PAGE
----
Midsumma: Harvey Milk the opera in concert

While the national opera company is being lampooned for regurgitating the easier-sell popular works, it’s great seeing smaller companies presenting works that broaden the opera experience. The year has just begun and Melbourne Opera’s new production of Der Freischutz and Emotionworks-Cut Opeta’s attempt to make opera accessible with La Beatles Boheme are underway. Then, sneaking in, comes a presentation of the opera Harvey Milk.

Harvey Milk opera

I imagine few expected the depth of performance achieved by Left Bauer Production’s advertised concert performance of the Australian premiere of American composer Stewart Wallace’s opera, recently presented at the St Kilda Town Hall as part of Melbourne’s Midsumma Festival.

With no concert program issued, conductor Kathleen McGuire introduced the evening with a short background to the work which premiered in Houston in 1995, and which illustrates the simply packaged ideology fought for by the assassinated 1970s gay activist and politician Harvey Milk – being both an invitation and determined call for gays to come out of the closet. Most will have greater familiarity with the 2008 film starring Sean Penn.

Milk is depicted as a pivotal force in pressing the right to express one’s sexuality without fear and repression. Gays coming out promoted greater visibility in the city but, pertinently, this new liberation impacted the social and physical nature of San Francisco’s run-down working class Castro district. Not quite everyone was happy.

Though described as a series of excerpts which concentrated on the Act 3 original, this one-hour abridged format most unexpectedly flowed with effortless storytelling, full-throttle dramatic performances and an overall visually engaging wholeness, up-lighted, down-lighted and shaped by Brendan Jellie’s evocative and heavily choreographed lighting. Role-defining costumes and a few props added to proceedings.

When Harvey Milk hand-shook his way through the audience and Scott, his partner distributed “Vote 1: Harvey Milk” leaflets, all the energy of political campaigning and vociferous rallying resonated. This was no ordinary concert performance but one brought with the nothing-is-ever-too-much flare of being “out”.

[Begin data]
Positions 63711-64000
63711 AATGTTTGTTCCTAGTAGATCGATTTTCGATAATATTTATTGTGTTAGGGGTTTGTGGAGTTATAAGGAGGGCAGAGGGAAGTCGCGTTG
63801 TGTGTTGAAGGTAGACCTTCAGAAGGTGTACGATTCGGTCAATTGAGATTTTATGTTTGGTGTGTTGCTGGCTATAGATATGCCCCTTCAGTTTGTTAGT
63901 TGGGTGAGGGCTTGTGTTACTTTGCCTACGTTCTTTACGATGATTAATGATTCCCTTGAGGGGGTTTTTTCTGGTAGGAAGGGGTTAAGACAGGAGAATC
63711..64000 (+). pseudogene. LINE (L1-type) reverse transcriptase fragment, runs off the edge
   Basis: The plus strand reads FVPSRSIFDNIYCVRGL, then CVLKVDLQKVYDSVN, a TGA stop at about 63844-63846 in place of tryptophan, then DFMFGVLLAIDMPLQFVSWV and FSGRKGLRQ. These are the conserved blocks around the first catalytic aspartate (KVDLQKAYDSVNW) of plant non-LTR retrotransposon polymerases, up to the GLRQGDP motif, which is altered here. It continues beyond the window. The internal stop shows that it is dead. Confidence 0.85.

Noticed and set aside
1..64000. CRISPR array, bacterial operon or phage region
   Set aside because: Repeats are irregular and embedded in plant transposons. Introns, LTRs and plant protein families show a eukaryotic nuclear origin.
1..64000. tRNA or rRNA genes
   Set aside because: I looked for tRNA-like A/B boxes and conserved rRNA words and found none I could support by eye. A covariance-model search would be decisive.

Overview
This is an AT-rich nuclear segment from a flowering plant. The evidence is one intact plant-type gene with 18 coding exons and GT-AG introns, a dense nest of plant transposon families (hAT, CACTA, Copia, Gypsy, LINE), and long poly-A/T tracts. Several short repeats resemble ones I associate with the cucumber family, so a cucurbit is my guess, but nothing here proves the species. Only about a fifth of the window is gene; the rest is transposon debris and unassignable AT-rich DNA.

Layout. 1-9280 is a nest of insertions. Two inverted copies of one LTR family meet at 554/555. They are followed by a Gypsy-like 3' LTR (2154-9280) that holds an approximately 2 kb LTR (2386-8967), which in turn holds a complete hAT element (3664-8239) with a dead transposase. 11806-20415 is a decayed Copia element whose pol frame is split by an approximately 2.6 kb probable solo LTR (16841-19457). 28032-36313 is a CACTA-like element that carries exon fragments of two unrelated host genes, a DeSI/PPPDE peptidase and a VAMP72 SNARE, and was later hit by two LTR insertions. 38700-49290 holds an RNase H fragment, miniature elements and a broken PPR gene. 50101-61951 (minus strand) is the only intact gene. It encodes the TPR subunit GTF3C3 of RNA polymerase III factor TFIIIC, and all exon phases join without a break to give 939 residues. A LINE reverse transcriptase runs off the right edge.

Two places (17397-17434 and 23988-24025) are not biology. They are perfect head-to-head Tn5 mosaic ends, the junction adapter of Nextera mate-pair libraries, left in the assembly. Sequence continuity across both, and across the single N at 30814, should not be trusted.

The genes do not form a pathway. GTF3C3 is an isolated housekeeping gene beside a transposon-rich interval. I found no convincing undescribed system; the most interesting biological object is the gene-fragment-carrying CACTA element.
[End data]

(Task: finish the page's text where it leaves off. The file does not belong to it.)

Accompanist Toni Lalich provided the bulk of the musical support with well-rehearsed precision but it was McGuire who took ownership with an impressively crisp and nurturing-style of conducting while clearly communicating the drama with all her artists and vice versa.

Powerfully voiced soloists soared over the complex rhythmic lines, living their respective roles, led by a gutsy Tod Strike as Harvey Milk. Strike gave an impassioned performance as an urgent and authoritative politician while displaying trusting tenderness with his supportive quasi-heroic partner, Scott Smith, finely depicted by an eager and agile Nigel Huckle. The pair’s duets shone like a halo over the night.

Jacob Caine was robust and compelling as Milk’s assassin, Dan White, the ultra-conservative ex-cop, ex-fireman and Vietnam veteran. Fine supporting performances came from Dimity Shepherd as Milk’s campaign manager Anne Kronenberg, and Jerzy Kozlowski as Mayor George Moscone, but both got stuck in muddy diction.

The Melbourne Gay and Lesbian Chorus slotted into central position with dynamic and well-rehearsed singing and crowd participation.

In the end, however, Milk’s assassination is less momentous than his subsequent recorded voice-over, which achingly magnifies injustices. The work’s raisin d’être is a homage to Milk’s determination, culminating in a moving vigil encircling the audience, drawing reference to the annual candlelight march through San Francisco’s Castro District commemorating the day Milk and San Francisco’s mayor, George Moscone, were killed.

The performance was a well-worth-seeing taste of Harvey Milk, whetting the appetite for the complete piece. But sitting on the aisle, I also felt sadly invisible during the handshakes and handouts despite being swept into the buzz. I’ll get over that. There were more important aspects to ponder. As Milk remarked, “If a bullet enters my brain let it shatter every closet door”. His legacy lies in such a work as this to keep his fight alive.

Paul Selar

Also known as 'OperaChaser', Paul's passion for attending opera in performance spans 30 years. With a background in architecture and an unstoppable need to travel, Paul's foray into the world of reviewing started as Opera Australia's inaugural Critic-in-Training. He has reviewed opera for various other websites and currently blogs at operachaser.blogspot.com.au.

Paul Selar

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